“The human connection remains an important part of online education”, “Creating a sense of community and shared mission needs to be part of any online strategy but also of any campus” (Bowen, 2012, p.239). Many authors sustain this idea about online learning. Bonk (2010), for example, in his video entitled Building Community, for example claims that “Communities are vital for the success of an online class.” (Bonk, 2010). Why is that? Rovai asserts that community helps reduce feelings of isolation (in Shea et al.,2005, p. 60). These authors add that: “A strong sense of community is also beneficial in reducing student “burnout” associated with higher attrition levels in distance learning.” (id.)
So we all agree that it is essential to create a sense of community in an online course because when both the affective factors and the cognitive factors are used together, the learning process can be built on a firmer foundation. Bowen (2012, p.226) also makes another statement about the fact that “College is a combination of products: learning, experiences, personal growth, connections, and a degree”.
If all the right conditions are put together, there is no doubt that online education allows for learning and a degree to take place. Experiences, personal growth and connections, when they are related to learning, can also happen in an online context. However, they are not only related to learning; they can be related simply to social skills that are essential for students to develop in order to succeed in life.
I went through the personal exercise of trying to identify what factors were involved when I have developed the feeling of belonging to a community. I came up with:
- sharing a goal,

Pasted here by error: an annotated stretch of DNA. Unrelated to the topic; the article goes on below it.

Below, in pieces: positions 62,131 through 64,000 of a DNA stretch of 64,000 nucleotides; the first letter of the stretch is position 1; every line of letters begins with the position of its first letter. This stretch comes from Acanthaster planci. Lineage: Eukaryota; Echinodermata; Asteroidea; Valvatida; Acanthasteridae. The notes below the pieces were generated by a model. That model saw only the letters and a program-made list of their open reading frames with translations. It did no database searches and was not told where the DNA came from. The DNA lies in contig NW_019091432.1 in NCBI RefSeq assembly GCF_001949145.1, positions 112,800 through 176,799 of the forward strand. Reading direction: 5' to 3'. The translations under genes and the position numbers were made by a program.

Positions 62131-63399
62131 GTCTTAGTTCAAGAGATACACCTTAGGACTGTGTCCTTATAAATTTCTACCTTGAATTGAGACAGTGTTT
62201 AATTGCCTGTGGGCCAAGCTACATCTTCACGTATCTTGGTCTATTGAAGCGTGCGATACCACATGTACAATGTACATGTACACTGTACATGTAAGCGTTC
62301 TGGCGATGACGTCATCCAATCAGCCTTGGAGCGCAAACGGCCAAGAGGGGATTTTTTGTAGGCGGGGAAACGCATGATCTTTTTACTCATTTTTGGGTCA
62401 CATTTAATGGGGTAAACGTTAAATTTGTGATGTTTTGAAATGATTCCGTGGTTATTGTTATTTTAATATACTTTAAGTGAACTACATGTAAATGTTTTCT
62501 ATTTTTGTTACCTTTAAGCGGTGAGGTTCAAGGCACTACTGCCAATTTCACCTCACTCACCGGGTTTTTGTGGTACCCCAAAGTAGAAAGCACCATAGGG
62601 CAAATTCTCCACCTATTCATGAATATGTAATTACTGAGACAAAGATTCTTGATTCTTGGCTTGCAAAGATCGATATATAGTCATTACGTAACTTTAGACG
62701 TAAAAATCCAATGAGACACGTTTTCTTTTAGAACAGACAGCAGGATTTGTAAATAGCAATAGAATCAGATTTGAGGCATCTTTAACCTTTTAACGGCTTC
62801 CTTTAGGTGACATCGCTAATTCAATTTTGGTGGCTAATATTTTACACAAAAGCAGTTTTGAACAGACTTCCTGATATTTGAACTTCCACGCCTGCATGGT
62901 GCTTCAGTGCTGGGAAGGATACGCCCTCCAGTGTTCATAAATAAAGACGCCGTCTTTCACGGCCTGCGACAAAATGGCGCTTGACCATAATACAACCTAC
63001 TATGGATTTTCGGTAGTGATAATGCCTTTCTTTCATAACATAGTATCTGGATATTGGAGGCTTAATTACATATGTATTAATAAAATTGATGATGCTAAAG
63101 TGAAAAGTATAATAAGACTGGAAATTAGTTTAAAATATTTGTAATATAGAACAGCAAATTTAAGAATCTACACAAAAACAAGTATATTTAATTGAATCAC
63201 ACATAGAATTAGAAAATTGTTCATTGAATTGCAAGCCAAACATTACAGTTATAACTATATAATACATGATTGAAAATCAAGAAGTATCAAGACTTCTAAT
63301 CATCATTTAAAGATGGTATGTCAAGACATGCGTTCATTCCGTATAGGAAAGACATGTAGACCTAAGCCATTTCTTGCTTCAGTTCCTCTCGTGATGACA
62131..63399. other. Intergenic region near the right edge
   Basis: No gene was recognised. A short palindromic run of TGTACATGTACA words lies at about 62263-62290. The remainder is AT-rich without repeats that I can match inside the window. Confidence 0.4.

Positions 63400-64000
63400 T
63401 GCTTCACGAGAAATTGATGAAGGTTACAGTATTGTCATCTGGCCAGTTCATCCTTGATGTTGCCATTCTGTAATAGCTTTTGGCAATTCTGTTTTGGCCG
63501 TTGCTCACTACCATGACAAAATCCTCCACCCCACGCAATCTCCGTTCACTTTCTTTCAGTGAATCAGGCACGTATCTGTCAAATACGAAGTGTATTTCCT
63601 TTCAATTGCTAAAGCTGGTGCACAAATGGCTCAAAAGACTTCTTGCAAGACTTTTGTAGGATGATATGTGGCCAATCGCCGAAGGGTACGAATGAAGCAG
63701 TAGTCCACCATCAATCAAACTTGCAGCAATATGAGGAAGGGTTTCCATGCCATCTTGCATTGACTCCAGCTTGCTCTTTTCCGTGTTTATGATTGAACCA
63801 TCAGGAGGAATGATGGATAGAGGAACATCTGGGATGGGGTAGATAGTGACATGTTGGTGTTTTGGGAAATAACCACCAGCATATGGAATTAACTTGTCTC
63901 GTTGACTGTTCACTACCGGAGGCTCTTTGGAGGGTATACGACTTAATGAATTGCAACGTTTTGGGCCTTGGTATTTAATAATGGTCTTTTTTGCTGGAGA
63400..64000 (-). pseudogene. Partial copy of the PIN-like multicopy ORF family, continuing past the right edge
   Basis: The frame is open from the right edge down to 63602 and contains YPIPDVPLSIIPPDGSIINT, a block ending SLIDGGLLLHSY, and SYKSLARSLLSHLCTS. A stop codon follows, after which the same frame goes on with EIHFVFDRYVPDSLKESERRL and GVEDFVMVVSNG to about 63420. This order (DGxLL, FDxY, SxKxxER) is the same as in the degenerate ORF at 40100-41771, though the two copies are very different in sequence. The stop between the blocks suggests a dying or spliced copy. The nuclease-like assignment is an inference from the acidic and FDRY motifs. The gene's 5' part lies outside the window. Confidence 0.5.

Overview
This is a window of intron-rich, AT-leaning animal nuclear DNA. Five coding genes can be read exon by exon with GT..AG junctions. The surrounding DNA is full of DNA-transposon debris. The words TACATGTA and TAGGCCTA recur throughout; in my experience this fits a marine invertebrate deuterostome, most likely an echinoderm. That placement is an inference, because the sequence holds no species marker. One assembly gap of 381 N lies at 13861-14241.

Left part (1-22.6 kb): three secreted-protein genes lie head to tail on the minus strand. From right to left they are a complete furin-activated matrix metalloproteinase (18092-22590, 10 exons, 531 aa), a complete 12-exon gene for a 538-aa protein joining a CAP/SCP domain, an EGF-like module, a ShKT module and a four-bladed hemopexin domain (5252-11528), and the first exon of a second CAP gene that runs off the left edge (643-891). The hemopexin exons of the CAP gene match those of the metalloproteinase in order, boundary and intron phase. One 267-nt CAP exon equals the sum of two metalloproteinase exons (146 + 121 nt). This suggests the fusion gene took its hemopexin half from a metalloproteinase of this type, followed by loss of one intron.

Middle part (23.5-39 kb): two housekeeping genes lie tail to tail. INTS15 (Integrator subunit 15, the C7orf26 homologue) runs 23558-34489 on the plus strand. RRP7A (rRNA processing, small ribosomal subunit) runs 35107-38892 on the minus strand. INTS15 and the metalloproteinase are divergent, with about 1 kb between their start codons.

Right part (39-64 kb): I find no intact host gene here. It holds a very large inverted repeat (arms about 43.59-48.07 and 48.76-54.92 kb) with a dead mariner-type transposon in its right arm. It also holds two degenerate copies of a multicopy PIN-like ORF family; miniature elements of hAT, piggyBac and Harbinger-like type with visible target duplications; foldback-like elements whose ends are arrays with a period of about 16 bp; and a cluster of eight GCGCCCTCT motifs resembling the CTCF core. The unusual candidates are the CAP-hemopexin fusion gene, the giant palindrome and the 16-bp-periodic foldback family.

- acknowledging what I have in common with other members of the community,
- establishing personal connections (related to the goal and not related to the goal) with certain members. My belief is that through these individual connections we develop a network that eventually spreads to the whole community.
The last point is what allows me to build trust and then, as a consequence, I feel free to communicate openly to the group. I have stayed in touch with some of the other students from online courses I have taken; some that I had met because I had to work in pairs or in a group of three. This contact didn’t last more than a year and was related only to study/work but I still feel a certain connection with them.
In a discussion started by Juliet Fernandes, one of my classmates, in one of our Discussion Forums: Can Virtual Classrooms Recreate a Traditional College Experience? (Sunday, 25 January 2015, 9:14 PM), I described my own experience in terms of online study versus on campus study. Here is what I said: “This course is my last one in the PIDP and my fifth one online. I am almost 50 years old and I studied at university when I was in my twenties. I have to say that in terms of studying, I enjoy the online courses much more and I feel like I am learning much more than I did in face-to-face classes. Plus, I work (more than) full time, I don’t see where I could find the time to take a F2F course. However, what … this discussion has made me realize is that, more than 20 years later, I still have friends from university and that I probably developed a big part of my social skills when I became a student. For one thing, I became independent; I had to move away from my parents place in order to go to university and I had my own place for the first time.”
Of course, it is not the role of the university to teach us life skills, but one can wonder how people studying only online and communicating only (or almost) through their technological devices will be able to function in life. Most importantly, for the purpose of this course, do we have to believe like Cuma who participated in the same forum (Monday, 26 January 2015, 7:51 PM), that “ The in-class experience is on the way out” because “Most young people already live and interact in an online world; they have already developed virtual collaborative skills.”